Place these bags in a suitable, clean, sterile, plastic container and label everything appropriately. As these packages are double sealed, air penetration is less of a concern compared to method 2. If possible, store some bags in the fridge or a root cellar to increase their shelf life.
Method #4: “Shorter” Long Term Supply- Up to 5 Years
This method should be used when you want to extend the shelf-life of your rice or beans, but aren’t concerned with the food supply running out. It is also ideal if you like to buy in bulk to save money.
What you will need:
Step 1: Fill vacuum bags
If you buy in bulk, allocate your rice and beans appropriately into the vacuum-sealing food bags. Alternatively, place your rice and beans into a vacuum bag in their original packaging. This is useful as no additional labeling is required, as most food bags are transparent. Remember to make a few puncture holes in the packaging first so that the vacuum can remove the air.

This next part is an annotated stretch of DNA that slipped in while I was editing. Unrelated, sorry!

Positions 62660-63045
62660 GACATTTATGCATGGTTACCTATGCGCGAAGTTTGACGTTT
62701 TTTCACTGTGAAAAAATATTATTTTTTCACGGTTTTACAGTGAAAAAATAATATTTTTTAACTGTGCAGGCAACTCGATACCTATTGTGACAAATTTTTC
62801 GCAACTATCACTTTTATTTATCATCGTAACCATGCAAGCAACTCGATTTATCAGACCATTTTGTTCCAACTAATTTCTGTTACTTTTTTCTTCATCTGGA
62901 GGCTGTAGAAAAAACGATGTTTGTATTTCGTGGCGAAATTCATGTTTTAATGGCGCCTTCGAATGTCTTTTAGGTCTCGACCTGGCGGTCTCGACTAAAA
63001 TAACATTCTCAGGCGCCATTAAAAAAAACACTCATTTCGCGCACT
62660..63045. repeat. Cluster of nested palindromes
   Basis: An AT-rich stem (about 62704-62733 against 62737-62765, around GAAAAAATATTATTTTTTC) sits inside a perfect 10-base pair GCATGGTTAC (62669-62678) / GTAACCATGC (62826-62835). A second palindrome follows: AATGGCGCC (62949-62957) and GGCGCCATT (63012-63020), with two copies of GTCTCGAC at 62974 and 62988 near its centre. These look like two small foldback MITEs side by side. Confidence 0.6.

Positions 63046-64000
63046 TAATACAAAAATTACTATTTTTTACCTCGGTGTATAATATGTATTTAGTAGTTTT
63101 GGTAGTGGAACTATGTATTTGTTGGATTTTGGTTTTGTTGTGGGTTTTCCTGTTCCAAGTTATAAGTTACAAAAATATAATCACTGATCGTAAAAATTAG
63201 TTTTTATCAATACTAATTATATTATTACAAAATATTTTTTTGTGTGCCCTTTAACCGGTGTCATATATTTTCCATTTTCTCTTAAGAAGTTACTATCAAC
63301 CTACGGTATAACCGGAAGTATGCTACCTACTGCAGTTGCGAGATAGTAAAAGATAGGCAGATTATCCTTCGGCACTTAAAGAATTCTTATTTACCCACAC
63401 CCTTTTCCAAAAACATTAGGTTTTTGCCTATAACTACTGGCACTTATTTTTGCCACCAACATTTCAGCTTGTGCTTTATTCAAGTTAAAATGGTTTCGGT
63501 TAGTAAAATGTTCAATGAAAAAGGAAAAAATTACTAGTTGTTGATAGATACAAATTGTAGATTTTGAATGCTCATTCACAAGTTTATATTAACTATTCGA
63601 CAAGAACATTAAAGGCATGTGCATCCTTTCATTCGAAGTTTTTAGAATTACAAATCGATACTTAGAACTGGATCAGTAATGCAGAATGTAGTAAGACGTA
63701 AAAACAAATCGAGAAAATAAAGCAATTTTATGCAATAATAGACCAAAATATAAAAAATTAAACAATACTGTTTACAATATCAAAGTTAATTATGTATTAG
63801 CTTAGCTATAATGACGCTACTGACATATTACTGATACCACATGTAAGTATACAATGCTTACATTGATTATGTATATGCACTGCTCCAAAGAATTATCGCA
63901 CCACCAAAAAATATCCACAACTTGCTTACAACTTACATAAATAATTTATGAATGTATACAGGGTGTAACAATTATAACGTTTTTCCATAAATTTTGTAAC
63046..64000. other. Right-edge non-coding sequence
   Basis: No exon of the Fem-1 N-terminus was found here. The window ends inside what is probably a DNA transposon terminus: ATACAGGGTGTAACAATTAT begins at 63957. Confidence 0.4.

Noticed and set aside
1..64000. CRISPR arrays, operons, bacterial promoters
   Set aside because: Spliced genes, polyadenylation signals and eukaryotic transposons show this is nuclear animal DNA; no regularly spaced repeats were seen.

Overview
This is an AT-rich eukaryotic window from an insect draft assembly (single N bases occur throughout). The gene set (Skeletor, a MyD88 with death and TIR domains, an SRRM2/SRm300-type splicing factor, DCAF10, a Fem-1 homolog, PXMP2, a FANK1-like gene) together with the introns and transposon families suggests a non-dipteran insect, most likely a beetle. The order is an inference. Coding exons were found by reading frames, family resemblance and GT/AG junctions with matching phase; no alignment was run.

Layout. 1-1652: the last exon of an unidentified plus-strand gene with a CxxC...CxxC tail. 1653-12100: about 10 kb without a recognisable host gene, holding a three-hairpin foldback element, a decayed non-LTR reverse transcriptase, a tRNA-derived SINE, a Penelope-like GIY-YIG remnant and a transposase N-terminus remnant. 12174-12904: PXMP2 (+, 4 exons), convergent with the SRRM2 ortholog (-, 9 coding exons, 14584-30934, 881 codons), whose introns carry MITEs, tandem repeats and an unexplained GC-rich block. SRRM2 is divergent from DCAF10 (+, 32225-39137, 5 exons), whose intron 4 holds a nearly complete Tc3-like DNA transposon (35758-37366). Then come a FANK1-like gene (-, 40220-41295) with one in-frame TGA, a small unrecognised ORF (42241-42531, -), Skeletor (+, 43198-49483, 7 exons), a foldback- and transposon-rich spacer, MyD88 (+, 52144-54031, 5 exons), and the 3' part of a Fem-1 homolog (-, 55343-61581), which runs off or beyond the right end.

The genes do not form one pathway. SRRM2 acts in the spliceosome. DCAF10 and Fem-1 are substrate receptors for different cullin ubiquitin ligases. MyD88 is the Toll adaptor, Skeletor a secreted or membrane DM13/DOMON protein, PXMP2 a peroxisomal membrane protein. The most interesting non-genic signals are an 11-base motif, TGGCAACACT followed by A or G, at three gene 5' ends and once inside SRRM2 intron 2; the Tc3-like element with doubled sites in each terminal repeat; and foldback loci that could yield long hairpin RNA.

Step 2: Vacuum and storage
Once you have vacuum-packed the food staples, place them into a dry, clean plastic container and label if needed. The vessel will prevent insects, rodents, or pests from finding their way into your stored food. Keep the box in a cold, dry environment.
You can add oxygen scavengers into the plastic container to prevent oxygen from penetrating the vacuum seals. This is only worthwhile if your container is airtight. It is wise to replace these scavengers each time you open the box to remove a bag. This will help preserve your food as transparent plastics are far more permeable to air than their mylar counterparts.
What Are and Why Do I Need Mylar Bags?
Metalized polyester (mylar) bags consist of stretched polyethylene terephthalate (PET) and a metal such as aluminum. The stretched PET is used due to its strength, stability, and is less permeable to gases compared to other plastics.